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Intracluster light in distant proto-clusters

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If you have a question about this talk, please contact Dr. David Murphy.

Intracluster light is thought to originate from stars that were ripped away from their parent galaxies by gravitational tides and galaxy interactions during the build up of the cluster. The stars from such interactions will accumulate over time, so semi-analytic models suggest that the abundance of intracluster stars is negligible in young proto-clusters at z~2 and grows to around a quarter of the stellar mass in the oldest, most mature clusters. In contrast to these theoretical expectations, I will show you detections of intracluster light within two proto-clusters using deep HST images, with >50% of the stellar mass located more than 10 kpc away from the brightest cluster galaxies (BCGs). I will compare these quantitative observations to theoretical predictions from the latest semi-analytic models and the Hydrangea hydrodynamical galaxy cluster simulations to show you that we still do not have a galaxy formation theory that can adequately describe the growth of BCGs and intracluster light.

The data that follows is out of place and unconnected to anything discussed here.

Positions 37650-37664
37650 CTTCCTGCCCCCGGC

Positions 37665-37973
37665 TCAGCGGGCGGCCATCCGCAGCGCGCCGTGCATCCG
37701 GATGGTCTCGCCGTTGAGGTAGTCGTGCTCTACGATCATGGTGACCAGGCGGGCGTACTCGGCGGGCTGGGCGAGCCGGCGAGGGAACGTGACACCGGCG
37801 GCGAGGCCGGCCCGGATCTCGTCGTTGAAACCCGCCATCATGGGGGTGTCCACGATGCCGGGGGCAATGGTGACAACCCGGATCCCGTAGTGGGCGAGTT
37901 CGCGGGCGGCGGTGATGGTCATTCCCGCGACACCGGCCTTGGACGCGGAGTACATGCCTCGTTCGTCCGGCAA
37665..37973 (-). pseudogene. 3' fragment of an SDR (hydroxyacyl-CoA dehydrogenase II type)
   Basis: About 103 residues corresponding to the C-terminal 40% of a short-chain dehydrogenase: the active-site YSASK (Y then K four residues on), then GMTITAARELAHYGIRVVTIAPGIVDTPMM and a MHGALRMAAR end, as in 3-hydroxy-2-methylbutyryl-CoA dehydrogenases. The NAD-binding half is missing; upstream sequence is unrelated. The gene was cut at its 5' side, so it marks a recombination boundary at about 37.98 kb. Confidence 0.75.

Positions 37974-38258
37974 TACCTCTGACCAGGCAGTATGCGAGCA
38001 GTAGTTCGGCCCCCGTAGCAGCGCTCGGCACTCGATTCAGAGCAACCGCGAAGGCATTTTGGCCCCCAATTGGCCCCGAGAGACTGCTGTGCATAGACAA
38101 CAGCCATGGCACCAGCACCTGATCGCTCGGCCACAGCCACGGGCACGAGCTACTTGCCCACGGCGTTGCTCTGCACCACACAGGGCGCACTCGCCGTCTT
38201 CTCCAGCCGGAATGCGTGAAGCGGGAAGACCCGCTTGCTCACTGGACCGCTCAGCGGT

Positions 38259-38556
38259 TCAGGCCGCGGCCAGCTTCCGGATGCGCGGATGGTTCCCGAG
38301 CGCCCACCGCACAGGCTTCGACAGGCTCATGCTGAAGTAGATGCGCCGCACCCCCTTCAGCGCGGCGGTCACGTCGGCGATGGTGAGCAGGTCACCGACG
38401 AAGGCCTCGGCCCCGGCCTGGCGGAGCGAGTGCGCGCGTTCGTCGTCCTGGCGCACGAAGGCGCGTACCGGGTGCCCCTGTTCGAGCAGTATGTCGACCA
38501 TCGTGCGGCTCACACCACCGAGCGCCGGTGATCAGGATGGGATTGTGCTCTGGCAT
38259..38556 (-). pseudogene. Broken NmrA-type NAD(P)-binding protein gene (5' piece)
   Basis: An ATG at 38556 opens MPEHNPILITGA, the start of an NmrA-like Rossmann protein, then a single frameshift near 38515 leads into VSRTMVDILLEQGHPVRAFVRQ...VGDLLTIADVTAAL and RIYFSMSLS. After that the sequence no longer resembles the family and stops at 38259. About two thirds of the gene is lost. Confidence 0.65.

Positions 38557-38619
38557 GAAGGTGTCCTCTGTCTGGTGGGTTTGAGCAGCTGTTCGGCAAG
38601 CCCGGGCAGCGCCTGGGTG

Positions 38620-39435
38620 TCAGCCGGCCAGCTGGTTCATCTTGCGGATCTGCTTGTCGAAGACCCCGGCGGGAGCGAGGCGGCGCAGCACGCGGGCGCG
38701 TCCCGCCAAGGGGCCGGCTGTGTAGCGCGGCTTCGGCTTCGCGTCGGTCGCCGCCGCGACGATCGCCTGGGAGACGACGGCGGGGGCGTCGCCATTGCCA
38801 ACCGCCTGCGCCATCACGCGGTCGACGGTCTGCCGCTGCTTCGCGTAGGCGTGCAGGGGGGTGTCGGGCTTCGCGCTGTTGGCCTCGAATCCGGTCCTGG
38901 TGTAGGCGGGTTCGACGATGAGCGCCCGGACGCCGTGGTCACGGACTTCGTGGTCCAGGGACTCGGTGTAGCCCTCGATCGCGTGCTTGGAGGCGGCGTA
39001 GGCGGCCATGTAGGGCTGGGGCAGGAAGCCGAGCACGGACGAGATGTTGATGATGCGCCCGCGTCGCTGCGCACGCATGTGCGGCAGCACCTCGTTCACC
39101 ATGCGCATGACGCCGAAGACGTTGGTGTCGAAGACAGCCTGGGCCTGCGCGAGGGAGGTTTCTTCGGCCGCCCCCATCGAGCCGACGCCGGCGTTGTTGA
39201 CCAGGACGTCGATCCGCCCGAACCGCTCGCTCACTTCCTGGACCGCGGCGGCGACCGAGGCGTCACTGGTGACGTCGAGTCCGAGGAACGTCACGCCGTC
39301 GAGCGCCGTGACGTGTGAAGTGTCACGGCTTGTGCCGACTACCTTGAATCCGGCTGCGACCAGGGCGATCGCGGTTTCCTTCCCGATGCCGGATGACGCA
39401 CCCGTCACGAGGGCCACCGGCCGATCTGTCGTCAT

This talk is part of the Institute of Astronomy Colloquia series.

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